Sougo is a lovely vegetarian restaurant in Roppongi.
Daisuke Nomura is the owner. His family owns another famous restaurant called Daigo in Atago, also Buddhist vegetarian.
I LOVE Dhaba Indian in Kyobashi for dosa. It is a short walk from Tokyo Station:
I often ask for vegetarian tempura at places like Tenmatsu (there is also a branch in Shibuya):
Kushiage are skewers of vegetables, fish, and meat, that are breaded and deep-fried. Hageten in Ginza said that if you call ahead when making a reservation that they could do a vegetable only flight of skewers.
This is my favorite pizza in Tokyo:
If you like bagels, this shop is also nearby the pizzeria above:
Also, I LOVE TY Harbor restaurants as they are very good about substituting vegetarian dishes for meat or seafood components.
The following are all in the TY Harbor group:
Aoyama Cicada
Daikanyama Ivy Place
Sukiyaki is a dish based on wagyū beef, but if you call ahead, they can prepare a vegetarian sukiyaki.
For Japanese breakfast, the Park Hyatt Tokyo’s Girandole will also do a vegetarian traditional Japanese breakfast, but reservations need to be made in advance for this.
Some other spots from my blog:

Point et Ligne

In the basement of the Shin Marunouchi building is a Japanese bakery, Point et Ligne, with a retail shop and a cramped café space in the back. The bread is not traditional French, but made for the Japanese market. The breads are soft and made with butter. The crusts are not crispy and the crumb is chewy. I am not a big fan of this style as I prefer shops like Viron, Gontran Cherrier, and Maison Kayser.

The setting is very dramatic. Dark walls and the retail shop is enticing. But things digress as the walk to the café is through a narrow walkway that overlooks an unorganized kitchen.

The lunch set (about 1,500 JPY) starts out with a sample of five breads. My favorite in today’s mix was the walnut bread. A palate of six dipping sauces is dropped on the table and the server points out the Japanese menu on the side describing the flavors. Four are savory, like EVOO and tapenade and the sweets were salted caramel and Canadian maple syrup.

Diners pick a main course. I went with the pâté de campagne which was under seasoned (maybe made for the Japanese palate?…) and a poorly dressed salad. The dressing was fine, but it was just poured over the leaves, not massaged or tossed, which would make a world of a difference.

Most disappointing was the service. We are so spoiled with great service in Japan, when you come upon a restaurant that isn’t on top of things, you notice it right away.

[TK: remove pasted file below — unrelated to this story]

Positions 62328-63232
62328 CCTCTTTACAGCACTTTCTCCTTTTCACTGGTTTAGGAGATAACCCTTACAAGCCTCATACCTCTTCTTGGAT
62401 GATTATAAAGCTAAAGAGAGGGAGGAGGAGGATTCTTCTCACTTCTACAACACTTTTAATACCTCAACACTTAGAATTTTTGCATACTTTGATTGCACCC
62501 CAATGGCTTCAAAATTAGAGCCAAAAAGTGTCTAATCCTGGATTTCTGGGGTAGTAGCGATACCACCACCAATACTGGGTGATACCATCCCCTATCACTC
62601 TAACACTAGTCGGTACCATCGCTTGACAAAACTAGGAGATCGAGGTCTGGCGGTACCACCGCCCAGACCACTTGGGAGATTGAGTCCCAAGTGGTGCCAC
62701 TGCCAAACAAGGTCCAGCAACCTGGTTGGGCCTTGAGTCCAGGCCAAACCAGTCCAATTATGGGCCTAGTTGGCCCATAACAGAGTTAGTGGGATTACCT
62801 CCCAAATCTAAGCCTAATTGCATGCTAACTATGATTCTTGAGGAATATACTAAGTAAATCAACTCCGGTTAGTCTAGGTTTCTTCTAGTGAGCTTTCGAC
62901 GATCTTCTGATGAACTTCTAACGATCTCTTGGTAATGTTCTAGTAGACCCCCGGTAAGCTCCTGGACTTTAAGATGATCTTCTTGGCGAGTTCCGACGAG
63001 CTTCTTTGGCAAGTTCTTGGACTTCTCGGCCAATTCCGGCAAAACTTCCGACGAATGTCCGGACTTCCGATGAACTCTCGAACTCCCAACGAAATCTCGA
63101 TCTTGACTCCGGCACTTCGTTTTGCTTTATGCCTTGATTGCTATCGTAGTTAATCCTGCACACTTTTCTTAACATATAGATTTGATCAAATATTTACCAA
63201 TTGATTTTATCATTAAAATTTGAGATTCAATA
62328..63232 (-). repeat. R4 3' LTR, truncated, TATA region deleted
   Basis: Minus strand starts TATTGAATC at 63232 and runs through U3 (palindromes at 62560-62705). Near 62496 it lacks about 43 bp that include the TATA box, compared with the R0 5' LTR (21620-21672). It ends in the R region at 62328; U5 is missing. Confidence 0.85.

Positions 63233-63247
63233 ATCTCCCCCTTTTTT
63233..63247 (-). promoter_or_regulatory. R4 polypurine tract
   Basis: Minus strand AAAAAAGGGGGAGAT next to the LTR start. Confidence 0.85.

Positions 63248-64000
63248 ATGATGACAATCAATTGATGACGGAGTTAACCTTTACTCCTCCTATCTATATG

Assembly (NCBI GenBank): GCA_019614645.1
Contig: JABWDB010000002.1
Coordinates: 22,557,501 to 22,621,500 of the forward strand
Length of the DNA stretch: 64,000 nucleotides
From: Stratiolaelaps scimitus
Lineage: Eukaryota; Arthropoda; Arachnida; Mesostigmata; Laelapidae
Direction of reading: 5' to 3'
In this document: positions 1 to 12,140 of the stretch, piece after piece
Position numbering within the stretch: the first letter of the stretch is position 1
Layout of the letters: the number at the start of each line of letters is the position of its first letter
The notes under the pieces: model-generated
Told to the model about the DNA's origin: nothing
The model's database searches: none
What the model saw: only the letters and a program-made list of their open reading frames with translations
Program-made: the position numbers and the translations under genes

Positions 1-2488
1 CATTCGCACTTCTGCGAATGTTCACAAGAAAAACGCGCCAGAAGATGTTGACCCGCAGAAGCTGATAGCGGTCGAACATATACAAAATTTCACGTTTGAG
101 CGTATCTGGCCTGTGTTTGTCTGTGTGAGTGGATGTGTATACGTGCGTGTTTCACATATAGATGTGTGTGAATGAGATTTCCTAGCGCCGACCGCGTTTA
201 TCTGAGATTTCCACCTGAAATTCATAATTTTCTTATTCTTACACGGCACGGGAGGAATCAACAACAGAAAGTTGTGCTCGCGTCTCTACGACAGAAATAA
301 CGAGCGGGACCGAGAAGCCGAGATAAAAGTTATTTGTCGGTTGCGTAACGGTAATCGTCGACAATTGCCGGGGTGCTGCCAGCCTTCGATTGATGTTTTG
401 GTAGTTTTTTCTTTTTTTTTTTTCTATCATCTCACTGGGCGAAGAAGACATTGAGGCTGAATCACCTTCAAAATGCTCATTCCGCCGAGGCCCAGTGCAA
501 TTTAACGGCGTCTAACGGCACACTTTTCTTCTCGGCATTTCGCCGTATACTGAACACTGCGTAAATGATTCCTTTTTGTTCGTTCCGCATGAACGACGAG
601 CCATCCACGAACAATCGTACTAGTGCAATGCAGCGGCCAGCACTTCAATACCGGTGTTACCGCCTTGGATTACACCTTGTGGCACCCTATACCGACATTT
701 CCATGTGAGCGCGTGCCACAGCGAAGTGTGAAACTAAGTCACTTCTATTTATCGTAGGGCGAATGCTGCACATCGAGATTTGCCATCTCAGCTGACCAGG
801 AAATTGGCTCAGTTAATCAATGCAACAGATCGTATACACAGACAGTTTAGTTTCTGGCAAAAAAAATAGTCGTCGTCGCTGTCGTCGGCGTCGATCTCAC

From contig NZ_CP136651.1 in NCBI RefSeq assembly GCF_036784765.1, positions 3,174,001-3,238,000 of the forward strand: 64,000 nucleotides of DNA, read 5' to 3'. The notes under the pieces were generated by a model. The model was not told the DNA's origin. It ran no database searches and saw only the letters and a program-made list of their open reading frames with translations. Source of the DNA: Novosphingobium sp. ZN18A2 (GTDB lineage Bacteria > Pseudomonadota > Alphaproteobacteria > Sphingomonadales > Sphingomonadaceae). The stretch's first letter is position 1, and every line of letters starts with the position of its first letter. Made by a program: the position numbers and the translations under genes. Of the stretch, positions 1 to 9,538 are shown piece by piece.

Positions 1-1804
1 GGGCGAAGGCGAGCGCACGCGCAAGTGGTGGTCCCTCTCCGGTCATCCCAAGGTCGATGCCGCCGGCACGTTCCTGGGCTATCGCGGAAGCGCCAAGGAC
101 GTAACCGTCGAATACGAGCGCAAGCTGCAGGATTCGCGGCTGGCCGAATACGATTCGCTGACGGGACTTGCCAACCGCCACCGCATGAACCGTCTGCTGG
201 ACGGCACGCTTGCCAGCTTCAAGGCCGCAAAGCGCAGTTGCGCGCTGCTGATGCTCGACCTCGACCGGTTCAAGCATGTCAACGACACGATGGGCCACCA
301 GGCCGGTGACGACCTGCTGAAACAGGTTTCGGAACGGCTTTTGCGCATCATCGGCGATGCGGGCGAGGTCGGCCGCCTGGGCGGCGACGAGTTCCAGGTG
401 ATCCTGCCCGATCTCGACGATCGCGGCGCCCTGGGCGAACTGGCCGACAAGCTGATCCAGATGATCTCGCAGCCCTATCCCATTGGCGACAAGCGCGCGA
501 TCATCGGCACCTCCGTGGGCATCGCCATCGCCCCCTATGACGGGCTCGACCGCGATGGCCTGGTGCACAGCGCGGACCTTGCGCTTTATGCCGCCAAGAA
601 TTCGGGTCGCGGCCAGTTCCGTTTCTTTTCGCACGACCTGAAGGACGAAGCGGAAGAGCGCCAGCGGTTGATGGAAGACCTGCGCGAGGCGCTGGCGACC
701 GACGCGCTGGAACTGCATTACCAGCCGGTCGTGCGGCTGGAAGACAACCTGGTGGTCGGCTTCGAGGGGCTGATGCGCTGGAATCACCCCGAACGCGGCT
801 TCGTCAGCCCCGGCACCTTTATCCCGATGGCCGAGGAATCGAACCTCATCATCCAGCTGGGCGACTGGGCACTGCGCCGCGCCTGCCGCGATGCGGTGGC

Point et Ligne

Chiyoda-ku, Marunouchi 1-5-1, Shin Marunouchi Bldg. B1

http://www.point-et-ligne.com/

CNN Tokyo Point of View

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Filming for CNN Tokyo POV

We had the great pleasure of working with CNN International for a new television show called Point of View. In the show you see my point of view as I go shopping for food in Ginza. I won’t tell you more, until the show is out. For now, here is the times that the program is scheduled to be shown in the US (Eastern Standard Time). Be sure to tune your television to CNN International.

http://us.cnn.com/specials/travel/tokyo-pov

The producer and cameramen we worked with were great and very proactive in reaching out to the shops we wanted to film at. We are so excited to share a small bit of the great food world in Tokyo.

Our tours of markets to Tokyo include Tsukiji, depachika, and antenna shops. In this Tokyo POV show you will see a peak at what we include in our tours.

NOTE – following are showtimes in the US for CNN International. I will update with Japan times if/when I get them.

Friday 8/12/16

530am ET

Saturday 8/13/16

930am ET

Sunday 8/14/16

1130pm ET

 Tuesday 8/16/16

1230pm ET

 Wednesday 8/17/16

430am ET

Ebisu Shake Shack

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Ebisu Shake Shack – ShackMeister

Shake Shack, New York City’s great burger chain, is in Tokyo at two locations, Aoyama and Ebisu. The Ebisu location is next to the station. I’ve passed by many times and the line was always too long. I was lucky today when I passed as the line, while still long, it was nothing like I had seen before and I jumped in.

The current special is the ShackMeister of fried shallots on a cheeseburger. It is a great burger with the crispy shallots over the meaty burger. The crinkle fries with a cheddar and American cheese sauce were a nice touch of NYC.

The seating area is big and there were two staff helping diners bus their trays and assisting diners to find seats.

My fingers are  crossed that the next Shake Shack will be on the Chuo line, maybe in Kichijoji? Tachikawa? Yoroshiku onegaishimasu.

Ebisu Shake Shack

Shibuya-ku, Ebisu-Minami 1-6 渋谷区恵比寿南1-6

https://www.shakeshack.com/locations#international

The other location is at

Minato-ku, Kita-Aoyama 2-1-15 港区北青山2-1-15